The debates - all set for October, all to be nationally televised in prime-time - are sponsored by the Commission on Presidential Debates, a privately-funded bipartisan panel.
On Wednesday, Bush denied he was trying to avoid televised face-offs with the vice president, saying he would welcome prime-time debates.
"I intend to (debate) - you bet," Bush said during a live television and online interview with CNN. "I look forward to the debates."
Bush has accepted no invitations but said he would welcome prime-time sessions, although not necessarily the ones endorsed by Gore.
"The vice president said, 'I'll debate him anytime, anywhere, anyplace.' We take him at his word," said Bush. "We will pick and choose the venues that enable us both to be able to discuss what we want to do should either of us become the president."
In endorsing the commission's debates, Gore campaign chair Bill Daley wrote the panel on Tuesday that its forums would offer "the best opportunity for the most Americans to see the presidential candidates in the most effective forum to debate their views."
Bush's reluctance to agree to the commission's debates has prompted the Gore camp to claim that the Texas governor wants to meet only during off-peak viewing times under less than traditionally rigorous formats.
Over the next three days, Bush aides will meet with major TV network executives and the commission representatives to hammer out times, places and formats for the presidential debates. Bush spokesman Ari Fleischer said top advisers Joe Allbaugh, Andrew Card, and Don Evans would be in Washington on Wednesday, Thursday, and Friday to discuss scenarios with the debate organizers as well as officials from CNN, ABC, CBS, NBC, Fox, and PBS.
"When they discuss with these groups the formats, one of the conditions they'll discuss is how to share the debates as widely as possible for all the networks to use," Fleischer said Tuesday.
|Memorable Debate Lines|
"There is no Soviet domination of Eastern Europe and there never will be under a Ford administration."
"There you go again."
"I will not make age an issue in this campaign. I am not going to exploit, for political purposes, my opponent's youth and inexperience."
"Senator, you are no Jack Kennedy."
B>"And I think America is seeing right now the reason this nation is in gridlock."
"Well, he's better off than he was four years ago."
"George Bush is trying to do everything he can to avoid prime-time presidential debates that will be seen on all three networks," Gore spokesman Mark Fabiani charged.
Bush has privately grumbled to associates that the commission debates which that his father, Bill Clinton, and Ross Perot participated in during the 1992 campaign were "gimmicky" and prone to highlighting "one-liners" over substance. In particular, Bush is said to be wary of the town hall format.
In addition, Bush has also proposed two vice presidential debates, instead of the commission's recommended lone face-off between Democrat Joseph Lieberman and Republican Dick Cheney.
The Gore camp's Daley endorsed that proposal and encouraged the commission to schedule an additional forum for the running mates.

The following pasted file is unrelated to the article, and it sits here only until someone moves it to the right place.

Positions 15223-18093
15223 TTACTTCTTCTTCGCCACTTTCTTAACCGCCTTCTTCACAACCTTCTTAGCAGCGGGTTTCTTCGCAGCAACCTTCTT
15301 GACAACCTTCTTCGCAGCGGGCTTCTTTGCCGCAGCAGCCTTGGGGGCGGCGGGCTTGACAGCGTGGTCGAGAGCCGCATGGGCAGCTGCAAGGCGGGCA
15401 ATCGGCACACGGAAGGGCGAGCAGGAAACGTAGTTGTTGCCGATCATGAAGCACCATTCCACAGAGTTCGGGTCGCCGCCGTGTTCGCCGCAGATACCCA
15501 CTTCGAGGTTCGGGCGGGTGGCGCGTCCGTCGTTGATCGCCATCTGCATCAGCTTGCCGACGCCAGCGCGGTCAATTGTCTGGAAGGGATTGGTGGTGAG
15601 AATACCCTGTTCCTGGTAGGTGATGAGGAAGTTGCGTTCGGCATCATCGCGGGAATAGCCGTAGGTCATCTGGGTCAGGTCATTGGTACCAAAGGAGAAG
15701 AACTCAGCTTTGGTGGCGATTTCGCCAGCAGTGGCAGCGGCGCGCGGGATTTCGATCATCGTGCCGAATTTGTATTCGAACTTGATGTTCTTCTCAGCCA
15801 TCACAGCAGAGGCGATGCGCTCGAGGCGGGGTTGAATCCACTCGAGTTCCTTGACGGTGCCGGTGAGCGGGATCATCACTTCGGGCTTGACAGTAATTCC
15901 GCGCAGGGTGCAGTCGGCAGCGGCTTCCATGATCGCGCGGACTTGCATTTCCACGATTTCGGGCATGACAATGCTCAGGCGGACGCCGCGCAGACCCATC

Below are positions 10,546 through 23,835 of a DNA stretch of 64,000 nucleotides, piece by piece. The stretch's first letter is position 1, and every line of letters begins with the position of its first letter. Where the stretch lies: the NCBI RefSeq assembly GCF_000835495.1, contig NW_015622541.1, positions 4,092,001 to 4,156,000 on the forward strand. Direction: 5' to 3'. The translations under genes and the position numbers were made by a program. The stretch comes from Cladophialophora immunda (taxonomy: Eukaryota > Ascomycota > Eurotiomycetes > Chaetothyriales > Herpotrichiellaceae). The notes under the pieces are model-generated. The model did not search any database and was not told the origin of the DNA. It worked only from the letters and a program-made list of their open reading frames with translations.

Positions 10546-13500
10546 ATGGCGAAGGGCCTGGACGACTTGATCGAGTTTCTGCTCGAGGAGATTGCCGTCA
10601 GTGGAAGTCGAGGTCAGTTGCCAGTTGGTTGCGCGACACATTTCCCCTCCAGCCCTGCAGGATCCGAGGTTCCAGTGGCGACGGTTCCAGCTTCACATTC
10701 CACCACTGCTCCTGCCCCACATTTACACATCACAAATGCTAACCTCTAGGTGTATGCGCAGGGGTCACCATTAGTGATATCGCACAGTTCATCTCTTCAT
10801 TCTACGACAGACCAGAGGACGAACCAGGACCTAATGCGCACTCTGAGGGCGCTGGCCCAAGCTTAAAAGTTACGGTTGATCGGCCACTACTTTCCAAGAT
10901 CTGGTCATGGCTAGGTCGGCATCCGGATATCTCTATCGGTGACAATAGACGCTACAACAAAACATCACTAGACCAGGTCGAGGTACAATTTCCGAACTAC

On whether third party candidates like Ralph Nader or Pat Buchanan will be invited, Daley's letter says Gore approves debates featuring "major candidates certified by the Commission."
Under the commission's rules, a candidate can be certified only if he or she is on the ballot in enough states to be able to win, and registers at least 15 percent in several national polls. Nader is currently on the ballot in 20 states, and Buchanan in 40, according to their campaign Web sites. Neither draws double-digit support in any major poll.
The first presidential debate is scheduled for Tuesday, October 3, at the University of Massachusetts in Boston. The second match is on Wednesday, October 11, at Wake Forest University in Winston-Salem, N.C., with the finale on Tuesday, October 17, at Washington University in St. Louis.
The commission has slated a vice presidential debate for Thursday, October 5, at Centre College in Danville, Ky. It's not clear where the Bush-proposed, second Veep debate would be held or when, but the commission has named Madison, Wis. and St. Petersburg, Fla. as possible sites.
Two vice-presidential debates would be a first. Since the first in 1976, there has never been more than one. In 1980, there weren't any.
The idea of having three presidential debates is also rare. That occurred only in 1976 and 1992.
But according to the commission, presidential debates are a relatively new phenomenon. None occurred prior to 1948, the first being a debate between Republican candidates Thomas E. Dewey and Harold Stassen on the issue of outlawing the Communist Party.
In 1956, Democrats Adlai Stevenson and Estes Kefauver debated during the Floridprimary campaign.
In 1960, the four debates between Richard Nixon and John F. Kennedy were the first regular meetings of opponents, and the last until 1976.
Third party candidates have participated in five of the 19 debates since 1976. Independent John Anderson met Ronald Reagan one-on-one in one of 1980's two debates, and Reform Party candidates were included in all four 1992 debates.